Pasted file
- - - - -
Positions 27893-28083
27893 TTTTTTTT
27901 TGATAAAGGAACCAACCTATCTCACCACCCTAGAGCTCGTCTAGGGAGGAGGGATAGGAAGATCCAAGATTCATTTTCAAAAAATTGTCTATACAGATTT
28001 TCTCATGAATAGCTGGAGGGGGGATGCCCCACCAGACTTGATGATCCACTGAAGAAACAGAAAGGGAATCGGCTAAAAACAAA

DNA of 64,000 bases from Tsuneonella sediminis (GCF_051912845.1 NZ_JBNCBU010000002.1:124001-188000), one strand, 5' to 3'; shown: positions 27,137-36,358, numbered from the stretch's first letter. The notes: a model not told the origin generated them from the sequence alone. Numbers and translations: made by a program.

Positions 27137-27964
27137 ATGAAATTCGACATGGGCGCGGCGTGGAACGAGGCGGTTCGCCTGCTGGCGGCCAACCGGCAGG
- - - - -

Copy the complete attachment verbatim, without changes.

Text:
Positions 27893-28083
27893 TTTTTTTT
27901 TGATAAAGGAACCAACCTATCTCACCACCCTAGAGCTCGTCTAGGGAGGAGGGATAGGAAGATCCAAGATTCATTTTCAAAAAATTGTCTATACAGATTT
28001 TCTCATGAATAGCTGGAGGGGGGATGCCCCACCAGACTTGATGATCCACTGAAGAAACAGAAAGGGAATCGGCTAAAAACAAA

DNA of 64,000 bases from Tsuneonella sediminis (GCF_051912845.1 NZ_JBNCBU010000002.1:124001-188000), one strand, 5' to 3'; shown: positions 27,137-36,358, numbered from the stretch's first letter. The notes: a model not told the origin generated them from the sequence alone. Numbers and translations: made by a program.

Positions 27137-27964
27137 ATGAAATTCGACATGGGCGCGGCGTGGAACGAGGCGGTTCGCCTGCTGGCGGCCAACCGGCAGG